The movement of regulars has been
begun, he stated. The Sixth Division
began its sailing this week.
AH remaining units of the original
Archangel expedition will be out of j
Russia within two weeks, General
March also announced.
Jfow on lVaj to Brest
The companies which left Arch
angel June 3. for Brest, he said, were
Companies E, G. I, M. and the ma
chine sun company of the 339th ln-
' fantry, comprising fifty-two officers
and 1,509 men. Two officers and 32?
men of unspecified units sailed for
England.
The only American troops to be lef.
of the Archangel forces, March added,
will be the railroad engineers, ent
there, this spring for special railroad
i work- ' March was unable to say
denmteiy when these would be witi
drawn. '
DEKRG OEFIES
LONDON. June 7- The allies can
invade Germany if they want to, but
it will be useless, because Germany
cannot pay what thev demand," Dr.
Dernburg is quoted u raying in an
interview printed in the Daily Mail
today.
"Germany will sign a half decent
peace," Dr. Dernburg continued, "but
will not sign the present treaty."
FOE WOULD POOL
E
AMSTERDAM, June 7. Count
Brockdorff-Rantzau, head of the
German peace delegation, is quoted
in an Interview in the Vosslsche
Zeitung as urging that all countries
in Europe create a continental union
and pool their labor facilities and
their supplies of raw materials.
E
T
PARIS. June 7 Premier Orlando,
Foreign Minister Sonnino. and Signor
Crcspi will leave tonight, or tomor
row morning, for the frontier town
of Oulx, where a full meeting of
tho Italian cabinet will be held to
roach final decisions on the Adriatic
question.
TODAY
ond mate to beat a full grown sea
man as for a man to beat his own
weal; child.
There is no reliable information
about the dynamiting. The Gov
ernment strangely avoids the
short road to information. Offer
$100,000 in cash and guarantee
safety from prosecution to any
body that gives information con
victing the guilty and you will find
your dynamiters. Anarchy Is one
tenth theory, nine-tenths envy,
based on financial distress. A hun
dred thousand dollars would wipe
out the bitterness of financial
failure, and buy a good deal of information.
IS
MN
INVASION
LABOR OF E
MAN
NVOYS GO
0 ADR AT C CONFAB
"Unkissed Bride'
Was Spurned
v&r - -it MiF x ' '''' , "' '&3f - I I
VIRGINIA. BLAIR
Stepdaughter of Commander Archi
bald L. Parson and well known In
Washington and Philadelphia society,
who has succeeded in persuading a
supremo court referee in New York
to annul the marriage she contracted
two years ago with Henry H. Warner,
an employe of the Hog Island ship
yard. Mrs. "Warner is only twenty-onf
now and her husband a year younger.
According to her evidence before the
referee, Alfred H. Townley, she and
her husband did not live together
because the latter did not think he
could support a family on his pay
of $20 a week, subsequently raised,
to $35.
The evidence also showed the young
people had kept their marriage such
a strict secret they did not even kiss
in public and had only seen each
Whip
"We'll
Says Konenkamp On
Eve of Call For Strike
"We're going through with thin,
make or break and we're going to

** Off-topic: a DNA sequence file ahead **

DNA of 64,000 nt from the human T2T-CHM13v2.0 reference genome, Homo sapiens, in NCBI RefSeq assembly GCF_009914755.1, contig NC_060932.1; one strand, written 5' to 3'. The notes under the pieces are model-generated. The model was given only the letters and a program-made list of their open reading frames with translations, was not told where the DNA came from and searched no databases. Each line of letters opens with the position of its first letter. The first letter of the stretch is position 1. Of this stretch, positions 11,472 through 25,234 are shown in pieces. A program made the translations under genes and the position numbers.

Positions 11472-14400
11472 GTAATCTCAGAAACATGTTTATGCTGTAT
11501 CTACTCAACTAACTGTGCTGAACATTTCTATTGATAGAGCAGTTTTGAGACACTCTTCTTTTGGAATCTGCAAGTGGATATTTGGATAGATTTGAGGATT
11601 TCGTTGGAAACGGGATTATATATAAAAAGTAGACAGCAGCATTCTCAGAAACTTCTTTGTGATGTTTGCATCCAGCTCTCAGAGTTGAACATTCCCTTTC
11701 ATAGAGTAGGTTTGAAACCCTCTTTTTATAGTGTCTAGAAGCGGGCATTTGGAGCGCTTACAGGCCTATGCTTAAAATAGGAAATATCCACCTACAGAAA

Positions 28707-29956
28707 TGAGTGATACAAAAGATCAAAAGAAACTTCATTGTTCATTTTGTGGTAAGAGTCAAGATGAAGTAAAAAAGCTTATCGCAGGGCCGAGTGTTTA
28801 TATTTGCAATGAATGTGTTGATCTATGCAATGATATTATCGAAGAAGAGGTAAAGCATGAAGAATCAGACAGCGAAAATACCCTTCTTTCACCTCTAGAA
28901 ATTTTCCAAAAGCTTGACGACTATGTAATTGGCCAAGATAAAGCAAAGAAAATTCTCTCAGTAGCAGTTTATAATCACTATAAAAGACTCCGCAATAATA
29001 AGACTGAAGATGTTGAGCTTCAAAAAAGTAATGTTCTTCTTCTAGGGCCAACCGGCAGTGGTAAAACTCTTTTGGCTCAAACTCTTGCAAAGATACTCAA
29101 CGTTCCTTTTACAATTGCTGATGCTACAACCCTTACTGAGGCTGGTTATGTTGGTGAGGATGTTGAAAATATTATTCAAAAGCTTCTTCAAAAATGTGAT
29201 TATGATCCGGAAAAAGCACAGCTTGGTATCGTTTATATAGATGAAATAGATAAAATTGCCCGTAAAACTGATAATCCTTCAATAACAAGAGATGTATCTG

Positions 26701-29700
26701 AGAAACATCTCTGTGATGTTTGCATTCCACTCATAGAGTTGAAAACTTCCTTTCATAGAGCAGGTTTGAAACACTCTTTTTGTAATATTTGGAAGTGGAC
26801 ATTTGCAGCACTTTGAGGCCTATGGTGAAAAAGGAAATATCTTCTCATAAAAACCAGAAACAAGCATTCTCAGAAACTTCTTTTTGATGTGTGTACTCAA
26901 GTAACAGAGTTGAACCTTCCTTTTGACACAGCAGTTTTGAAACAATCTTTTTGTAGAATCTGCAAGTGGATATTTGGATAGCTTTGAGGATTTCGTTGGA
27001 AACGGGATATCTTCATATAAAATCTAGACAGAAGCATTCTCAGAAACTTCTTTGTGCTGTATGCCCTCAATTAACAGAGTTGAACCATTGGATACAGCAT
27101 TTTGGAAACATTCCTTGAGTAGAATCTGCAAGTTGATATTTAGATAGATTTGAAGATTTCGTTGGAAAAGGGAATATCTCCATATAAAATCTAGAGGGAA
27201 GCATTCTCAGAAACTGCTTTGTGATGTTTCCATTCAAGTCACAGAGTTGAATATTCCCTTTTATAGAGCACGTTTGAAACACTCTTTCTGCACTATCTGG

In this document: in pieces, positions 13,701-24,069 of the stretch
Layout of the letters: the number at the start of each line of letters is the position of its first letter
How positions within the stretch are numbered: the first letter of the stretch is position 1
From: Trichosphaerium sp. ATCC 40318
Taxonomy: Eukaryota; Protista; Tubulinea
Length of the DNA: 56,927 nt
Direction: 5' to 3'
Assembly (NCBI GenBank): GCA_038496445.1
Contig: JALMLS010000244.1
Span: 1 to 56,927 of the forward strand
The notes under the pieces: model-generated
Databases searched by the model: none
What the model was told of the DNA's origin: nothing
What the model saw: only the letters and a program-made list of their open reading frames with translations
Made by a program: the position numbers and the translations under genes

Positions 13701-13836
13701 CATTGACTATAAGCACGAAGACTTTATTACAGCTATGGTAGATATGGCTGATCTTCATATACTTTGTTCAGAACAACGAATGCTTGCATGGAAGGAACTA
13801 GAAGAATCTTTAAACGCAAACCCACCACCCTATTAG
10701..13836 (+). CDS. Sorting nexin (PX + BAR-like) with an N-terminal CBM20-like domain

whip them.".
With this parting shot, directed at
the officials of the Western Union
Telegraph Company, President A. J.
Konenkamp, of the Commercial Teleg
raphers' Union of America, boarded a
train shortly after midnight, headed
for Chicago. Following a conference
with union officials there, he will, he
said, issuo a call tonight for a nation
wide strike of Western Union Teleg
raphers. The coll for Postal telegra
phers to leave their keys probably
will come later, he said.
Strike Ucfore June 10.
The date of the strike had not been
determined by Konenkamp before he
left for Chicago, but he said it "will
bi before June 10," which is the date
set for the nation wide walk-out of
electrical workers.
The general strike situation was
considerably confused todav bv the
many conflicting reports as to the
possibility of Its success. Union
officials in the South declared the
Western Union Is accepting business
only subject to delay, and Konenkamp
declared that "tho fight in the South
already Is won."
On the other hand Western Lru-n
officials state that business is pro
ceeding as usual and comparatively
few telegraphers are out in the South
east. Government officials hero express
ed no great concern over the threat
of a nation-wide telegraphers walk
out, pointing to the reported state
ment of the secretary of the electrical
workers union in Springfield. Ills.,
that Postmaster General Burleson's
T NAMES
Who Says Love
By Husband
Photo by Bock.
REEVES WARNER.
other In such places as the parlor of
a friend's home, the lobby of the
Powhatan Hotel and the Chevy Chase
Club.
Mrs. Warner also said she only told
her parents of the marriage after her
husband had said he did not care for
her.
"Did ha ever ask you to live with
J him In the same house" she was ask-
. ed.
"No," Mrs. Warner replied.
"Would you have done so?"
"Yes, and in ?plte of tho money
question," she replied.
"You understand what Mgat!ons
that would call for?" the lawyer in
quired. "I do and I was willing at all times
to be the mother of his children."
Them"
J order returning control of operation
! of the wires to their owners would
probably make a natlon-wlde walk
out June 16 unnecessary because local
unions in many cases would be able
to settle their differences with local
managers.
Predict Complete Tle-tTp.
Telegraphers union heads, however,
declare the wires of the country will
be completely tied up when the gen